responsive web designThe problem is that a website that looks great on a desktop might not look so great on a phone. In the past it was common to see sites employ a mobile version. You may have noticed that when you visit sites from your phone you’ll see a “” or “” address with an option to “View the full site” at the bottom. This was a great way to deliver mobile-friendly content to your customers… at least until we got tablets, huge smart phones, xboxes, internet TVs and countless other devices.

Technology always changes and today we have an even better way to deliver content to your customers. The practice is know as Responsive Design. In this article we’ll cover what responsive design is and how it affects your business.

Responsive design is a method web designers can use to display your website differently on multiple devices. Instead of trying to pick a design for each individual type of device and have a separate site for it, we can select a design based on the width of the device’s screen. You can even adjust the size of a typical browser on your computer and watch your site transform into a “skinny” version right before your eyes.

Here are some screen shots of The Local’s site changes shape when viewed on an iphone. All the photos and information is available on both full screen and mobile versions. Notice how important information such as the phone number and address are prominently displayed. Try it out on your own devices to see the difference.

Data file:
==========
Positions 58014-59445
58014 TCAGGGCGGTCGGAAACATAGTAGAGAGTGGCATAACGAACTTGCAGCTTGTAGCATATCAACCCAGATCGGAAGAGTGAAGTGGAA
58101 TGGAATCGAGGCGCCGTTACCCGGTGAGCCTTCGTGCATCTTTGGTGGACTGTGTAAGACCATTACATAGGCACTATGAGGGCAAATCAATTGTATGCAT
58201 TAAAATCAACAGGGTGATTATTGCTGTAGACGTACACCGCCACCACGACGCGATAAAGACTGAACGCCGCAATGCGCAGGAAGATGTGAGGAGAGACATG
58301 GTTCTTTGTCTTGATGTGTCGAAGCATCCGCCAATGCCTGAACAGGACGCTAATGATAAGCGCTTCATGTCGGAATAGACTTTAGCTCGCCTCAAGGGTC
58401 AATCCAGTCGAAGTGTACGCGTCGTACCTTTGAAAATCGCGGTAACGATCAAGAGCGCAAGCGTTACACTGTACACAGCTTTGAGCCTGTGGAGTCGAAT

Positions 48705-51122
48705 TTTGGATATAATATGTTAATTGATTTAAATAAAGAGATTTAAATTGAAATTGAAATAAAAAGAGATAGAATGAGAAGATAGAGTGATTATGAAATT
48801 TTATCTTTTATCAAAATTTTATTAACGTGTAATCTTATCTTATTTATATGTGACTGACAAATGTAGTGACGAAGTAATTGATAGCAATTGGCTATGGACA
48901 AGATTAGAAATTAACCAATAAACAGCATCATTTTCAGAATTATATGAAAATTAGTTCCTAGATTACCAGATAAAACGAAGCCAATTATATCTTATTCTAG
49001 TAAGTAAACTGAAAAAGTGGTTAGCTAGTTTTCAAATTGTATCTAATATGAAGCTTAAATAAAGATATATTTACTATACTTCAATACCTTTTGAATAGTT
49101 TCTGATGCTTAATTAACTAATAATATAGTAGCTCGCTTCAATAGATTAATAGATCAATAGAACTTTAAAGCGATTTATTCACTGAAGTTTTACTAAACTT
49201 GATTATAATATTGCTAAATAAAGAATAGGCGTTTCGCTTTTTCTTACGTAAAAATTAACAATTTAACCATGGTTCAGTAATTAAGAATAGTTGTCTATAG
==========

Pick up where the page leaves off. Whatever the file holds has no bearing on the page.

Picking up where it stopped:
Reasons for Implementing Responsive Website

Let’s look at some of the reasons for implementing a responsive website.

Reaching Your Customers
Take a look around next time you’re out in public, how many people have a phone in their hand? When we get an idea or think of a product we reach for that device in our pocket, we don’t wait until we get home to look it up on our computers. As a company you need to be accessible to this growing segment of your customers. There are about 3 billion smartphone users in the world, at least 44{a2396c2253210e4fe96a9350db4998fead2ccefaff88800abc5f9217fb562a1a} of those access the internet via their phone.

Your customers are already on mobile